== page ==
The third priority is security. A talk about security is more related to the antivirus, software  and fi rewall prevention solutions. How one is going to protect the information, for instance if an e-Mail is sent from a very secure environment to a recipient end which is also secure. But it may be that the recipient chose to send it to a third person, who was never intended to receive that e-Mail. Hence, I look at security/ securing information as the priority for the year 2008.

The fourth area, in which we are hearing from people for a long time, is the growing interest in optimizing the infrastructure. Here, I have to see whether I can get the same output by reducing the physical number of servers and virtualising the server environment. What it  serves to do is to consolidate the information instead of scattering fi fty or hundred or two hundred servers. Therefore optimizing IT infrastructure is going to be a focus area.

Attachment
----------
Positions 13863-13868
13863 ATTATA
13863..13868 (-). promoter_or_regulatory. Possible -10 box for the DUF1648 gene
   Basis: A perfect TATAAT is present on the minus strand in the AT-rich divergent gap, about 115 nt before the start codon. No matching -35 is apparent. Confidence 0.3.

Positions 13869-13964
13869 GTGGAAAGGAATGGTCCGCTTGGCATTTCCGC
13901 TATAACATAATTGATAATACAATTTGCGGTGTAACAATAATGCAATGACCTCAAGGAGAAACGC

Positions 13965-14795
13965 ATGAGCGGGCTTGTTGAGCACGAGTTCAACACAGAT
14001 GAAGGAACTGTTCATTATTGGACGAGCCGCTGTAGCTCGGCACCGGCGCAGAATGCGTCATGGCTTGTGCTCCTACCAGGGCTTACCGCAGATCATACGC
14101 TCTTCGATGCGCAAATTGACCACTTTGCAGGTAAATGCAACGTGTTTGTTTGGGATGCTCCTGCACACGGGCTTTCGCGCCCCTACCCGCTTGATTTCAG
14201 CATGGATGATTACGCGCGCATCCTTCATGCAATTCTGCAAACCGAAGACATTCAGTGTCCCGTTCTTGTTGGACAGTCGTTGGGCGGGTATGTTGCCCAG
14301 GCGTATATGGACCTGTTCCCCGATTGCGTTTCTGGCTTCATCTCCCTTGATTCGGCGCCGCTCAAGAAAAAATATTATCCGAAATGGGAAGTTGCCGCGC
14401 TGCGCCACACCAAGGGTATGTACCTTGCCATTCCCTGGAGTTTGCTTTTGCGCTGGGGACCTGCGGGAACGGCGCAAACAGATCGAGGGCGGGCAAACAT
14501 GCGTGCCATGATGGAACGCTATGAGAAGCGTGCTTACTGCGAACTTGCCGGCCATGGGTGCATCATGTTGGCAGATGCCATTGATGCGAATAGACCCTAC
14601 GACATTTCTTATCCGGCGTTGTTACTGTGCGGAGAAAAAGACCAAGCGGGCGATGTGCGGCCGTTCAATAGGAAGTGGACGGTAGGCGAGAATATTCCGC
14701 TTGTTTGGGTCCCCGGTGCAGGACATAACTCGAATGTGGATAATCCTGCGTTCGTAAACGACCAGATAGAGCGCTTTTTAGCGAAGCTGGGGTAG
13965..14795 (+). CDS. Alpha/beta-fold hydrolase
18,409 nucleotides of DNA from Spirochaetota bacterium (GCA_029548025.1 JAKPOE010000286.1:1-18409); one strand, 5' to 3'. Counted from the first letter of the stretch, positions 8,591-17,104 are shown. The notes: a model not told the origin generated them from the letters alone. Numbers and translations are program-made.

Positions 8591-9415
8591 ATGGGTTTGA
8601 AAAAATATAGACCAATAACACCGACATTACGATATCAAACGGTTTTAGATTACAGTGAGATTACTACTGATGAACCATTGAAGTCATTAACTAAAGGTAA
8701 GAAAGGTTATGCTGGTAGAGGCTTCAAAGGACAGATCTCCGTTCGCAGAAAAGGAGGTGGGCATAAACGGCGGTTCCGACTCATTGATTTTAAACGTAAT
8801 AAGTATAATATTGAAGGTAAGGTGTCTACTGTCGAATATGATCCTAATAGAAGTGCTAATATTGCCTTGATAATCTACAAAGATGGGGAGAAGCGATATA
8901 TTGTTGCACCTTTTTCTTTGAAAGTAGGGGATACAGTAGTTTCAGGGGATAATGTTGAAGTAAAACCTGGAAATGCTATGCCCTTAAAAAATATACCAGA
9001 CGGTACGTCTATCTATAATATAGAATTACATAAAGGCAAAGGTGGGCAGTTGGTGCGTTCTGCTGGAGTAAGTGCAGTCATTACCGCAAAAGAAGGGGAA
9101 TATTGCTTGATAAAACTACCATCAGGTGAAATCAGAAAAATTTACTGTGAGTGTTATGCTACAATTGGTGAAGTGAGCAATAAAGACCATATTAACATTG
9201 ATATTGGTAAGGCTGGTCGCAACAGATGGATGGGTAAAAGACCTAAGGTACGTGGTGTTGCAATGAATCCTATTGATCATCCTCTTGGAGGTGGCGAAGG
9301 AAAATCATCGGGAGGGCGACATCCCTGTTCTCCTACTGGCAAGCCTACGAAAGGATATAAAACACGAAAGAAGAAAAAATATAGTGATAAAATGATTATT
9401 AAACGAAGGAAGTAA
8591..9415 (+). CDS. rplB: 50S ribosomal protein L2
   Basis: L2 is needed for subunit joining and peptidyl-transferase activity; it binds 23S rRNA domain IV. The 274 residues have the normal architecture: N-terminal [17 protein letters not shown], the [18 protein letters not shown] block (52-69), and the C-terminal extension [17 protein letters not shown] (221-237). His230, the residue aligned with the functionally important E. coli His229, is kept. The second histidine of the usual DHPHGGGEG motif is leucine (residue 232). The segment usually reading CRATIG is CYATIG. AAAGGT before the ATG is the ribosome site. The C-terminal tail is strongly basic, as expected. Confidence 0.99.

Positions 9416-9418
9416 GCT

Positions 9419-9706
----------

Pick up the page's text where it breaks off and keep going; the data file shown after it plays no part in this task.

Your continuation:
The fi fth priority that I see in the market for the year 2008 is to realize the need for building an intelligent information infrastructure. Earlier days, a generalist would be sorting out the problems. But as the environment is growing complex, a specialist is required to attend the problem. I am looking at a situation where people look at information, start thinking about information infrastructure and start look for expertise and seek for more specialist and professional guidance. So specialization is also in the top priority list.

How do you see the global information storage and
management trend? What are the major drivers for growth in data storage market? What is the size of Indian market in this vertical?